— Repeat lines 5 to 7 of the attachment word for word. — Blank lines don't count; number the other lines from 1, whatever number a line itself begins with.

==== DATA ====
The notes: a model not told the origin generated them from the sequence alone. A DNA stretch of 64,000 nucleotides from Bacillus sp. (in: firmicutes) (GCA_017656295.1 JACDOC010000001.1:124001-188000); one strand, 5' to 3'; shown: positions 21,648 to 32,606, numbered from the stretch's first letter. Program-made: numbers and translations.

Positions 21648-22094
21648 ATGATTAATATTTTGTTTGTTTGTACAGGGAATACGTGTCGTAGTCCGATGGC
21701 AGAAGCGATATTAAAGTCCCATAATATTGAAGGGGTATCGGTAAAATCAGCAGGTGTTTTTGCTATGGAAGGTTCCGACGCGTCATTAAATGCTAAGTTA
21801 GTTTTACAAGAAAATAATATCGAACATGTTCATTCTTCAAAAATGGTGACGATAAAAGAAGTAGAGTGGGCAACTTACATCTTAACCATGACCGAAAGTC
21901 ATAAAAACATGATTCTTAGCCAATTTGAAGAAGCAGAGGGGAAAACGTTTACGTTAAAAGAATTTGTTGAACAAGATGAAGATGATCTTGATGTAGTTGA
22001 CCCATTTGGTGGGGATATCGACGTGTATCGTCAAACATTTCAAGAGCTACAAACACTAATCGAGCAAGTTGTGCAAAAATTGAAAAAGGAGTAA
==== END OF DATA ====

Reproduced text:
21801 GTTTTACAAGAAAATAATATCGAACATGTTCATTCTTCAAAAATGGTGACGATAAAAGAAGTAGAGTGGGCAACTTACATCTTAACCATGACCGAAAGTC
21901 ATAAAAACATGATTCTTAGCCAATTTGAAGAAGCAGAGGGGAAAACGTTTACGTTAAAAGAATTTGTTGAACAAGATGAAGATGATCTTGATGTAGTTGA
22001 CCCATTTGGTGGGGATATCGACGTGTATCGTCAAACATTTCAAGAGCTACAAACACTAATCGAGCAAGTTGTGCAAAAATTGAAAAAGGAGTAA